“(regarding house hunting)… I argued that the hiking trail could be a factor contributing to our happiness, and we should worry less about things like how pretty the kitchen floor is or whether the sinks are fancy. We bought the home near the hiking trail and it has been great.” 1

SIX TWO
%

vs 

JUNE 2010

%

Personal Savings Rate: July 2010 vs. Past Several Years1 

1. NY Times 8/7/2010

1. U.S. Dept. of Commerce Arnold People Pulse June 2009, March 2010

Ed Diener, Illinois

MARCH 2010

WHAT SMART SPENDING LOOKS LIKE
Consumers first undergo a sense of sacrifice – a prioritization of their needs, not wants. In deliberating, both emotional and rational elements play a role, with ultimate priority often given to family and health. Brands must help people through the purchase process, providing the guidance they need to make an informed and considered decision. Consumers want to be confi dent that they are making the right choice, and getting the most for their money.

THE CONSUMER SMART PROCESS
Should I purchase this? Does it Make me Happy?
“I bought a nice tent for my husband’s birthday, but the whole family could enjoy it, so it was a smart buy”; “garden stuff… although not a need, it makes us happy” Brands: ensure you have an emotional benefit to close the deal

Is this a Need or a Want?
Majority agree a “smart” purchase focuses on needs, not wants, and controlling spending Brands: create a need from a want with a rational justification

The Rewarding Payoff? Is this a Need or a Want?
“I watched airline ticket prices for a month till I got the price I wanted to pay” Brands: make value clear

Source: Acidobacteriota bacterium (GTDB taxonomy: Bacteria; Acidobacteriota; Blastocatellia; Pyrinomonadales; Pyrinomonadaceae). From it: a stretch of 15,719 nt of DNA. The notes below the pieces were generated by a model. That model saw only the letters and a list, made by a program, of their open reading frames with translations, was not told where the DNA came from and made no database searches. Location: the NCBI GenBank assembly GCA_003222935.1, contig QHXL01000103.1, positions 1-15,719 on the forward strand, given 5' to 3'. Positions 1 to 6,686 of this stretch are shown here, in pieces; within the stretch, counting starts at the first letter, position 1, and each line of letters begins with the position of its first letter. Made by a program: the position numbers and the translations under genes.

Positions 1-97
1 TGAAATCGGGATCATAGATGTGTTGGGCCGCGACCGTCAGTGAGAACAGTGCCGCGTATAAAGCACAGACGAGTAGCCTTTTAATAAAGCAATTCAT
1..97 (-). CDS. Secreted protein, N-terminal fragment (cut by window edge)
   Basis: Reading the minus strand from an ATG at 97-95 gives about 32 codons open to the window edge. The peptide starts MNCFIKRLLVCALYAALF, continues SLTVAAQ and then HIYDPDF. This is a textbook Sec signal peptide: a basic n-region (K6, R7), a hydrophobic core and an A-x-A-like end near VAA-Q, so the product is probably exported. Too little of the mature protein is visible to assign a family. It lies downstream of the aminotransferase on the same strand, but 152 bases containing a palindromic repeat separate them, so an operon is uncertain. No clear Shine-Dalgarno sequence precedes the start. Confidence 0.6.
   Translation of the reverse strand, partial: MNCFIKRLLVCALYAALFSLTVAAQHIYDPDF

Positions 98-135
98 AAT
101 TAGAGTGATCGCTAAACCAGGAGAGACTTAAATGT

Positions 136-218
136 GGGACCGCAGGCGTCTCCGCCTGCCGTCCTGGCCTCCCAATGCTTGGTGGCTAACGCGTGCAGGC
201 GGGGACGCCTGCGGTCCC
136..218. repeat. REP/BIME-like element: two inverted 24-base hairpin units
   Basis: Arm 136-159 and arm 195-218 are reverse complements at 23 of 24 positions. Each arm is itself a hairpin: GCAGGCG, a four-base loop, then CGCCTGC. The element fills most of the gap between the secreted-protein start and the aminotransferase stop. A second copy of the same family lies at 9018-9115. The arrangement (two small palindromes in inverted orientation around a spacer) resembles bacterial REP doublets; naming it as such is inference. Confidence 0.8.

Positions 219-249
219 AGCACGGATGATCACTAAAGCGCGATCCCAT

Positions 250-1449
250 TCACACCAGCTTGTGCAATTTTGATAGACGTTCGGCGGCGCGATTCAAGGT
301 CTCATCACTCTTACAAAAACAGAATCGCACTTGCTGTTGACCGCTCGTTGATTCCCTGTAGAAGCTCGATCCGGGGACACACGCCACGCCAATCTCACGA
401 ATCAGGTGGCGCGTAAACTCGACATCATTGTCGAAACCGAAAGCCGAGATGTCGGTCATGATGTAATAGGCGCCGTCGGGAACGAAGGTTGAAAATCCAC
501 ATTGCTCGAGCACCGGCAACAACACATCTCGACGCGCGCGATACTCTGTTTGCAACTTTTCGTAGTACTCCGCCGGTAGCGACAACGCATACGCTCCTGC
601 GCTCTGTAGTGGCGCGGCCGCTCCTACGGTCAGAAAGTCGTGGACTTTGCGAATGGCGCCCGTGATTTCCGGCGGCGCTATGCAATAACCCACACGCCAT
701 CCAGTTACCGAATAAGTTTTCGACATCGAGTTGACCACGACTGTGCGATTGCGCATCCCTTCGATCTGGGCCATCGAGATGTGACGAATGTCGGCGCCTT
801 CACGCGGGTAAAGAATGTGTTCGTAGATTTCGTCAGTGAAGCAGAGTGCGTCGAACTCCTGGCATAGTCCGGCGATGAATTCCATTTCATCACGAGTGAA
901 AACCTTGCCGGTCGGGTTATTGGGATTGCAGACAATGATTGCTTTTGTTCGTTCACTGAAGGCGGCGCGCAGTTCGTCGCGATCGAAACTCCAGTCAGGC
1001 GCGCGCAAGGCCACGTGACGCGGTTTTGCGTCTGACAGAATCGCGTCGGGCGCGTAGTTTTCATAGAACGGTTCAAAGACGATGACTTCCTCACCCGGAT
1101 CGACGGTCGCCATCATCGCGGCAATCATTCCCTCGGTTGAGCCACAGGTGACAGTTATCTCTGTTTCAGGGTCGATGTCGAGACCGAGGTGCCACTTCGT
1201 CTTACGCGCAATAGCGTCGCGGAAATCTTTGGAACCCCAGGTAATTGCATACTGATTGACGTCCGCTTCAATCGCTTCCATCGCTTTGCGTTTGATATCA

Arnold People Pulse Nov 2009 Open-Ended responses to describing a “smart” purchase (Nov 2009) top responses to Q: Which best describes how your “smart” purchase made you feel?

A “smart” purchase makes me feel: In Control, Happy, Confi dent, Proud Brands: reinforce the rewarding feelings from making a smart purchase

smArt BrAnds todAY:
technoLoGY mAKes it eAsier to emPower PeoPLe to mAKe smArt decisions

How can I get the Right Information?
Online research is key to getting informed, with 1/3 of consumers planning to do more online searches and 20% planning to use online peer reviews more to help in purchase decisions Brands: provide easy-to-use tools to help ease the decision-making process

empowering tools
groupon Consumers drive down prices through group volume discounts. red laser Red Laser app lets people scan bar codes with their cell phones to search for the retailer with the best price.

brAnds mAking shopping smArter
bank of America Online videos outline complex processes, such as mortgages, and what steps consumers should follow. netflix Provides a personalized rating estimate based on your prior viewing likes and dislikes.

SMART IS HERE TO STAY (AWHILE)
The smart, considered approach is likely here to stay awhile because, in fact, people find that they are actually good at it, and perhaps more importantly, enjoy doing it. Confidence in and satisfaction with smart spending increases among women – the household CFOs who control 73% of household spending1 – and higher income households, who may have found that cutting some of the discretionary spending fat out of their diets may have been easier than expected.

IT’S DOABLE & ENJOYABLE

CONFIDENCE
in sticking to moneysaving tactics

ENJOYMENT
of sticking to moneysaving tactics

CONFIDENCE
in sticking to moneysaving tactics

ENJOYMENT
of sticking to moneysaving tactics

Arnold People Pulse March 2010

Satisfaction with smart spending approaches is tied to this cultural moment of reevaluation. Forty-nine percent of satisfied smart spenders agree that they are reevaluating their priorities, vs 38% of those who do not find smart spending approaches satisfying.